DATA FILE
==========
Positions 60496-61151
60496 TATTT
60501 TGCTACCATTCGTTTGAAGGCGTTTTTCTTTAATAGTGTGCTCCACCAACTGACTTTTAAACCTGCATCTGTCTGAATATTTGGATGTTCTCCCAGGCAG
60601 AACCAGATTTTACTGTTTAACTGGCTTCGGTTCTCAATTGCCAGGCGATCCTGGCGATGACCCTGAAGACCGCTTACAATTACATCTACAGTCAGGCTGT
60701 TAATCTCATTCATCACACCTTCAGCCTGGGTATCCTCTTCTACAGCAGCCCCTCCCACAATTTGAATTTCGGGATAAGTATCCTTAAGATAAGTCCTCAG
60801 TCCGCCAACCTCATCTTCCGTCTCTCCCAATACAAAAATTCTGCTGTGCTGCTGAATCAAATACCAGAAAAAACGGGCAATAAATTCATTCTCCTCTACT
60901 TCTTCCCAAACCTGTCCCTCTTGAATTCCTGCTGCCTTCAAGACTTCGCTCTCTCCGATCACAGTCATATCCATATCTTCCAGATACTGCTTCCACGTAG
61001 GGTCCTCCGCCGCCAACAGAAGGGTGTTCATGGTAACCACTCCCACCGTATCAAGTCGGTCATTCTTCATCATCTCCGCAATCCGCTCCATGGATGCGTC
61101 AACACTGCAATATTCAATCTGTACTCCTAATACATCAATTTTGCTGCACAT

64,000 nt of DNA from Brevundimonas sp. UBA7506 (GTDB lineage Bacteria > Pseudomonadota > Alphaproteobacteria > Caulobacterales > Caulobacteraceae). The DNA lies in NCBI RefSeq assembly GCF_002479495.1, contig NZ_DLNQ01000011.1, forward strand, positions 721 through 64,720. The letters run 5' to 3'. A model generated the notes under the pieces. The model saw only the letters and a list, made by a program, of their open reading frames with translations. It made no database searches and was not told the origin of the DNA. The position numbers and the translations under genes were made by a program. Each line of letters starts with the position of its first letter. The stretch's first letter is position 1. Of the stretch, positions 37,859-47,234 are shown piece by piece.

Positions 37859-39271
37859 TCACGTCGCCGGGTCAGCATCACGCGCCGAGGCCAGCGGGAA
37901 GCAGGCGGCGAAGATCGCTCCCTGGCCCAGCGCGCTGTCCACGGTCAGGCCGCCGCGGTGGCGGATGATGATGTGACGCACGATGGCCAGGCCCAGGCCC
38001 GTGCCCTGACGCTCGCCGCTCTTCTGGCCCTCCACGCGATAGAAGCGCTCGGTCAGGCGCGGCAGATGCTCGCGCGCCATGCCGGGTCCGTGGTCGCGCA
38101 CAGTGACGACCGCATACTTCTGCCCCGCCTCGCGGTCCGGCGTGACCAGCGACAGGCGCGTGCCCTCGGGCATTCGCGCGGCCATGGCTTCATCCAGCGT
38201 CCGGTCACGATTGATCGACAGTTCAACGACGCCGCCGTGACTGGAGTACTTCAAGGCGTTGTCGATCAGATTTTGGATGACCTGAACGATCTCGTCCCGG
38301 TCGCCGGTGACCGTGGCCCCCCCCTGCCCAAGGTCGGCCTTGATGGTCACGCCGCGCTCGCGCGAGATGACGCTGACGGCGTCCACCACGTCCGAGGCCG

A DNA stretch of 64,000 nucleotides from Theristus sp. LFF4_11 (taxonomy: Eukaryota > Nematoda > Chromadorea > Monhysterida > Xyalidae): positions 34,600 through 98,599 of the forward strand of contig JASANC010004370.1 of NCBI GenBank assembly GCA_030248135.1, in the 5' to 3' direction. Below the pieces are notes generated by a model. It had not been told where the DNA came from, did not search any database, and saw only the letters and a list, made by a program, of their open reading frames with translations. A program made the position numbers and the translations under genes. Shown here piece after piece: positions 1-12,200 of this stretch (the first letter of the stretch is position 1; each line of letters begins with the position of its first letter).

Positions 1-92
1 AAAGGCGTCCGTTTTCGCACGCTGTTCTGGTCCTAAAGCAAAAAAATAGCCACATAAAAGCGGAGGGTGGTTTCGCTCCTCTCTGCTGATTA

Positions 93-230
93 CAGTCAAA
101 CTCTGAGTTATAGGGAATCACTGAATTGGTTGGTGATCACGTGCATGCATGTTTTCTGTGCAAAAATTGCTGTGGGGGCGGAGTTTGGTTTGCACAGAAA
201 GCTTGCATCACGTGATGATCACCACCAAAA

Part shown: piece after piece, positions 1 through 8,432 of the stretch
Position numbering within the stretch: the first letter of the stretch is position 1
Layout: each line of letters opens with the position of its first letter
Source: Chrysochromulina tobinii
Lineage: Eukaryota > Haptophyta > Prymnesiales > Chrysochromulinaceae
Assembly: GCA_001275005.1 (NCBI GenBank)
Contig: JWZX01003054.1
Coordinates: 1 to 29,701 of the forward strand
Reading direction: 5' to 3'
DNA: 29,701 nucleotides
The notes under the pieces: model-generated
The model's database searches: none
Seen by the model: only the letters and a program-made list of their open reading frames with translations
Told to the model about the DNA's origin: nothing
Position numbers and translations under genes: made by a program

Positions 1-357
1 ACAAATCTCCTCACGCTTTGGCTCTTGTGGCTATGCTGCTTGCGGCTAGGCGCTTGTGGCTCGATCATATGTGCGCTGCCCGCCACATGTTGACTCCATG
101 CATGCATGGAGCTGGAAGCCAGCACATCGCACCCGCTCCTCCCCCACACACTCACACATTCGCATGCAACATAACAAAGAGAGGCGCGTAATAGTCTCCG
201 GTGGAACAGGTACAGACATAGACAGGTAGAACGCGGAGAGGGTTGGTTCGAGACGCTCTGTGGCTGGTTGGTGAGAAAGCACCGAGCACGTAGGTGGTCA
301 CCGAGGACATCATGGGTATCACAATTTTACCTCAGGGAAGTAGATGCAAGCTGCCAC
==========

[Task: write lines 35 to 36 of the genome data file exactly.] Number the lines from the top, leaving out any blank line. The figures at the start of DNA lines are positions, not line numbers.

The notes under the pieces: model-generated
The model's database searches: none